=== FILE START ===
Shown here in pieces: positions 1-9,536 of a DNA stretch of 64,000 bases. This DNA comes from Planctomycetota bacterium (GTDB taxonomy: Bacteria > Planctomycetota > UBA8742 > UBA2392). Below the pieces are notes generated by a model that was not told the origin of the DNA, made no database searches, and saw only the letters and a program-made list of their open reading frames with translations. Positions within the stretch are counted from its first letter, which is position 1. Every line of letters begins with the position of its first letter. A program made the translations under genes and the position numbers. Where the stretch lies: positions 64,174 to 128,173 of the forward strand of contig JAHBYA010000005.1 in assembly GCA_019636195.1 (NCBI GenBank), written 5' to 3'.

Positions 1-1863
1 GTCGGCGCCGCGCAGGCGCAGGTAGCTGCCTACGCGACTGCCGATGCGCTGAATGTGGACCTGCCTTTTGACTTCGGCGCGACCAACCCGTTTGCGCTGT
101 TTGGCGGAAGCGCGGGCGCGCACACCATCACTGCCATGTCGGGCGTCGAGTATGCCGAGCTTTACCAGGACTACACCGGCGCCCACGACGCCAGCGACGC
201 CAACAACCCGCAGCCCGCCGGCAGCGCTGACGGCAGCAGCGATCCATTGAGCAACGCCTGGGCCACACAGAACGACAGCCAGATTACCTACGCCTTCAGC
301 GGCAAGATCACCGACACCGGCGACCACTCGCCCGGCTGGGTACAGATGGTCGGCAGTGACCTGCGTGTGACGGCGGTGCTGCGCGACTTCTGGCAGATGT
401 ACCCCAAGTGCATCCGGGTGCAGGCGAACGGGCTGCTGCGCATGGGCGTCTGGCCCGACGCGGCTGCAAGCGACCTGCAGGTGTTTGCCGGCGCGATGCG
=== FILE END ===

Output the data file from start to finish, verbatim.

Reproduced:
Shown here in pieces: positions 1-9,536 of a DNA stretch of 64,000 bases. This DNA comes from Planctomycetota bacterium (GTDB taxonomy: Bacteria > Planctomycetota > UBA8742 > UBA2392). Below the pieces are notes generated by a model that was not told the origin of the DNA, made no database searches, and saw only the letters and a program-made list of their open reading frames with translations. Positions within the stretch are counted from its first letter, which is position 1. Every line of letters begins with the position of its first letter. A program made the translations under genes and the position numbers. Where the stretch lies: positions 64,174 to 128,173 of the forward strand of contig JAHBYA010000005.1 in assembly GCA_019636195.1 (NCBI GenBank), written 5' to 3'.

Positions 1-1863
1 GTCGGCGCCGCGCAGGCGCAGGTAGCTGCCTACGCGACTGCCGATGCGCTGAATGTGGACCTGCCTTTTGACTTCGGCGCGACCAACCCGTTTGCGCTGT
101 TTGGCGGAAGCGCGGGCGCGCACACCATCACTGCCATGTCGGGCGTCGAGTATGCCGAGCTTTACCAGGACTACACCGGCGCCCACGACGCCAGCGACGC
201 CAACAACCCGCAGCCCGCCGGCAGCGCTGACGGCAGCAGCGATCCATTGAGCAACGCCTGGGCCACACAGAACGACAGCCAGATTACCTACGCCTTCAGC
301 GGCAAGATCACCGACACCGGCGACCACTCGCCCGGCTGGGTACAGATGGTCGGCAGTGACCTGCGTGTGACGGCGGTGCTGCGCGACTTCTGGCAGATGT
401 ACCCCAAGTGCATCCGGGTGCAGGCGAACGGGCTGCTGCGCATGGGCGTCTGGCCCGACGCGGCTGCAAGCGACCTGCAGGTGTTTGCCGGCGCGATGCG